CORK COUNTY COUNCIL has failed in its attempt to get a developer to pay it almost €800,000 in fees to help fund services for the long-delayed Cork Science Park project.
Soltaz, a company used by local builder Tom McCarthy, was recently granted planning permission to demolish the former FAI grounds at Curraheen and build an office block of four to five storeys.
It would be one of the first developments in the long-delayed Cork Science Park, which was intended to link the local colleges with private science and tech businesses but has been tied up in planning red tape for almost a decade.
The masterplan for the project estimates that, in the ideal scenario where the majority of the 60-plus hectares of suitable land is developed, the park could cater for more than 11,000 students and employees if fully built.
McCarthy previously told Fora that the office block he wants to build could hold 500 workers. Backers of the project hope that the initial development could stimulate more investment at the site.
McCarthy first applied for permission to build the office block in 2014, however the initial approval was appealed to An Bord Pleanála and refused after the planning body found that the development was too big and didn’t fit with the overall vision of the park.
He applied for permission again last year and was given the go-ahead by Cork County Council towards the end of 2016.
However, one of the conditions attached to the permission from the local authority was that Soltaz would have to pay a “special contribution” of over €768,000. This was in addition to the normal development levies charged by the council.
The council said that the developer should pay the contribution towards several exceptional items which would benefit the park as a whole, such as upgrading roads in the area.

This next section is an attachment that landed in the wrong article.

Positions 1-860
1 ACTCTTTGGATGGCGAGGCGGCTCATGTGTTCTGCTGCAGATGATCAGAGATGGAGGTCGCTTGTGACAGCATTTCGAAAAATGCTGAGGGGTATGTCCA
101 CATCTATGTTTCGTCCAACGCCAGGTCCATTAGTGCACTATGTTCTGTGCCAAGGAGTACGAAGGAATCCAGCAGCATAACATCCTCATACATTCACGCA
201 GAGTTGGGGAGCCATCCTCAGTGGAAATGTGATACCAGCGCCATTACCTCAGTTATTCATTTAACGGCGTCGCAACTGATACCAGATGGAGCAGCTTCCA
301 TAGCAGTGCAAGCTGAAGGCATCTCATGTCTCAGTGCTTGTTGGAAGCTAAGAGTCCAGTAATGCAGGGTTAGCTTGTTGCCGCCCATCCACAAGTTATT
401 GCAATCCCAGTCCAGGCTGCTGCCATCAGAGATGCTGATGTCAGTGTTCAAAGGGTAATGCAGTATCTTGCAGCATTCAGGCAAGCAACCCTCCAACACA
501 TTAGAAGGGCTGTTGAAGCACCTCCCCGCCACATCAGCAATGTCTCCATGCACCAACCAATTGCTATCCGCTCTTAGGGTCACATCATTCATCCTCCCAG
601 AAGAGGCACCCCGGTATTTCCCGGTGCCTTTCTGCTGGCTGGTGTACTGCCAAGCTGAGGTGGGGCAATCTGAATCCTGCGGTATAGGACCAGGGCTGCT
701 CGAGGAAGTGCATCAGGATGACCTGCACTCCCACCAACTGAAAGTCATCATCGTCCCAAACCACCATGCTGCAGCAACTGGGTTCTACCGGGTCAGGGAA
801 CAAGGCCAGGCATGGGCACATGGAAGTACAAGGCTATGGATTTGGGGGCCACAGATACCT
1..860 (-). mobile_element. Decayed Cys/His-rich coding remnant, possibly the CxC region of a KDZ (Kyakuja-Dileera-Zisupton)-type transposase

The developer in turn appealed the condition to An Bord Pleanála. It asked for the ‘special contribution’ to be either scrapped or reduced significantly to reflect “a proportionate contribution which will benefit (Soltaz’s) proposed development.”
The planning body largely sided with the developer, saying that it wasn’t clear that the projects that the council wanted the money for, such as upgrading roads, would only be of benefit to Soltaz.
It said that if the council was looking to fund necessary infrastructure for the science park, then a better approach may be to draw up a separate “supplementary contribution scheme”.
In its final decision, An Bord Pleanála decided to omit the part of Soltaz’s planning appeal that required it to pay the €768,000 contribution.
“It has not been adequately demonstrated that the contribution in question constitutes specific exceptional costs which benefit the proposed development and which are not covered by the planning authority’s general contribution scheme,” an inspector’s report said.
Fora contacted McCarthy and Cork County Council for comment, however they did not respond at the time of publication.
Meanwhile, University College Cork last year got planning permission for a €12 million ‘hub building’ at Curraheen that would be able to hold 200 people.
Fora asked if UCC has made any progress on the development, however we got no response at the time of publication.